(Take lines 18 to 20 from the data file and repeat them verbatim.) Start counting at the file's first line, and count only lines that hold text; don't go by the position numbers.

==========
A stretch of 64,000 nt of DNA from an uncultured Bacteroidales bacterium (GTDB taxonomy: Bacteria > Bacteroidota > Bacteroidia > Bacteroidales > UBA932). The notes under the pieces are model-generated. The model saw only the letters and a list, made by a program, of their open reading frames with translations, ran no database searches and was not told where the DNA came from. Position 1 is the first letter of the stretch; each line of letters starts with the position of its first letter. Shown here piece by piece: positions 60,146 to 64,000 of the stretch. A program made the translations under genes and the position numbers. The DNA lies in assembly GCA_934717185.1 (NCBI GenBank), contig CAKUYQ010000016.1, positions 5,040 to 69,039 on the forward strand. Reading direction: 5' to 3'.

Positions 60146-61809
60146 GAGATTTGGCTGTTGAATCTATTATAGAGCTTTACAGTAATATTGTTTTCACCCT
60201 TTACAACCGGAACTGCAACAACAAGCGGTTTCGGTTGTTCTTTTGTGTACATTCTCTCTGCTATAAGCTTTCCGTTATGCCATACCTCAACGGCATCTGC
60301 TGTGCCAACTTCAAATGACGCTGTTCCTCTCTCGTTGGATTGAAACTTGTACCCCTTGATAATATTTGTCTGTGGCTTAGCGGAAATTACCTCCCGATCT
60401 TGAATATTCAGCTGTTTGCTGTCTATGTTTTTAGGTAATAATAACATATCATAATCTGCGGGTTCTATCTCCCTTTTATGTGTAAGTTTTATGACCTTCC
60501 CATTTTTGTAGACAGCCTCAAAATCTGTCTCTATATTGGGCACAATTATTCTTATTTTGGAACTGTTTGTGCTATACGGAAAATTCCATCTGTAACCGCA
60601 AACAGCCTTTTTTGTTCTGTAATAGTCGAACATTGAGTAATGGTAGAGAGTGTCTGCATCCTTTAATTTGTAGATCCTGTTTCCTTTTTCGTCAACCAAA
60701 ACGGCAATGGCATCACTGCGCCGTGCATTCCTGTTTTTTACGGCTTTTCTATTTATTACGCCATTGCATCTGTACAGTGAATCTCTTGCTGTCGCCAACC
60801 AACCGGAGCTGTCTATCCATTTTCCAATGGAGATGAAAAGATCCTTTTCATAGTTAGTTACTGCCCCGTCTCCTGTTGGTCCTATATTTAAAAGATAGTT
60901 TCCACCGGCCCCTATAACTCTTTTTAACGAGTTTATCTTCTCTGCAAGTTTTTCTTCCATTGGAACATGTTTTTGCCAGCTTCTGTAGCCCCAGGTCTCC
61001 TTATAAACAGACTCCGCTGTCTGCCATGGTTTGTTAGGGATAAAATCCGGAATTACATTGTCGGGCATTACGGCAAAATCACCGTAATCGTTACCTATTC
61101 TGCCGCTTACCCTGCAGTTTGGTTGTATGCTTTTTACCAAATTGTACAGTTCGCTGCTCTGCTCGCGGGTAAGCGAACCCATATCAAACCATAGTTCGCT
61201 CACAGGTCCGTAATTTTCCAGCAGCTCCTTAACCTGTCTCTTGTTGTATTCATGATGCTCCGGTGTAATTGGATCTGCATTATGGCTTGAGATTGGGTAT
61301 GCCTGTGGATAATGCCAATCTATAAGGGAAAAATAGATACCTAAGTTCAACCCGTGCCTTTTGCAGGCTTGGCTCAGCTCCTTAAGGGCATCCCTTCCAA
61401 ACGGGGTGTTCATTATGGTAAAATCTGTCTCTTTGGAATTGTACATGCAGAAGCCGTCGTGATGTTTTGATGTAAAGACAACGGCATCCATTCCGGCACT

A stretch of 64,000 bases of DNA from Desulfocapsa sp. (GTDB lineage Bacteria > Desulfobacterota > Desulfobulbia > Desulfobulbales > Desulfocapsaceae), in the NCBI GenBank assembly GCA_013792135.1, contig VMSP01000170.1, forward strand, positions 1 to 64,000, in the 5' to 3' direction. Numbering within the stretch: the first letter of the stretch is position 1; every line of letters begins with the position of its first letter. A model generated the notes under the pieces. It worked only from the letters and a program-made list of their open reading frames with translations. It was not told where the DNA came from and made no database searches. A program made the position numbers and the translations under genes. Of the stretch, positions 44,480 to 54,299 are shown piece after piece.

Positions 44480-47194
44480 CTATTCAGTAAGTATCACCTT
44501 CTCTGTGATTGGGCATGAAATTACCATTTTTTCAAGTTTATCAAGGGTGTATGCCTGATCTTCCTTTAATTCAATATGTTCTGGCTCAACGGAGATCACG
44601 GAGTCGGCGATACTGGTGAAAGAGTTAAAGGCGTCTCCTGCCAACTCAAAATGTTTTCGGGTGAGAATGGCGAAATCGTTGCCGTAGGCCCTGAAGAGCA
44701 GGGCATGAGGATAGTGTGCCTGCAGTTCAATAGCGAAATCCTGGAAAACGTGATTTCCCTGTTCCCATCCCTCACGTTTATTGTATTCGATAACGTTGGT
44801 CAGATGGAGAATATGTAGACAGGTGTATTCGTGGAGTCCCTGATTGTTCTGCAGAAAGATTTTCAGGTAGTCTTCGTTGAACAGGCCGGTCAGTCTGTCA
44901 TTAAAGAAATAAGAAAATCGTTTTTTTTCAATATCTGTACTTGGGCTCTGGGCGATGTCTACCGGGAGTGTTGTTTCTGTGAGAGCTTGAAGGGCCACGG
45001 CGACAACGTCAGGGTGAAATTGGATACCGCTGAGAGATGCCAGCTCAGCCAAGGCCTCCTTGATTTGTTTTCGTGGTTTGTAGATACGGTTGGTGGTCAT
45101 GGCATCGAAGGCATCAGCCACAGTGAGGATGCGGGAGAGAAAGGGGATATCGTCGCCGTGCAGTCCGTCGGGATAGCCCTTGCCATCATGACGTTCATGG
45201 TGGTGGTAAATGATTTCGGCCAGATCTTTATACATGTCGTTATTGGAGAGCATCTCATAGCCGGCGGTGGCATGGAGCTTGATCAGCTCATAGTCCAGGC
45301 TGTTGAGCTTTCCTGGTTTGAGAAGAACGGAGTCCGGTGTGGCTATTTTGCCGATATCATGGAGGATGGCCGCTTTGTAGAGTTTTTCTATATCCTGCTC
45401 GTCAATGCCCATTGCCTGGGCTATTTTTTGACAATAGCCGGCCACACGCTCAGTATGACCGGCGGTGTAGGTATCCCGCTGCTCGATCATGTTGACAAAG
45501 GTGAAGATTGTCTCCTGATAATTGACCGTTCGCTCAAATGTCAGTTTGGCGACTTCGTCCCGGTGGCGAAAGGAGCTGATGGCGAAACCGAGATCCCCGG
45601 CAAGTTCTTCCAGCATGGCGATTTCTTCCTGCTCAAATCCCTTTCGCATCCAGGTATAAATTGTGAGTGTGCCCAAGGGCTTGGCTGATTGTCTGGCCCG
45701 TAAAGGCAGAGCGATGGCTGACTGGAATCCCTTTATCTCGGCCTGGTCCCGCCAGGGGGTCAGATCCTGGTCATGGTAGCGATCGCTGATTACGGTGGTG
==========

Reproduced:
Positions 44480-47194
44480 CTATTCAGTAAGTATCACCTT
44501 CTCTGTGATTGGGCATGAAATTACCATTTTTTCAAGTTTATCAAGGGTGTATGCCTGATCTTCCTTTAATTCAATATGTTCTGGCTCAACGGAGATCACG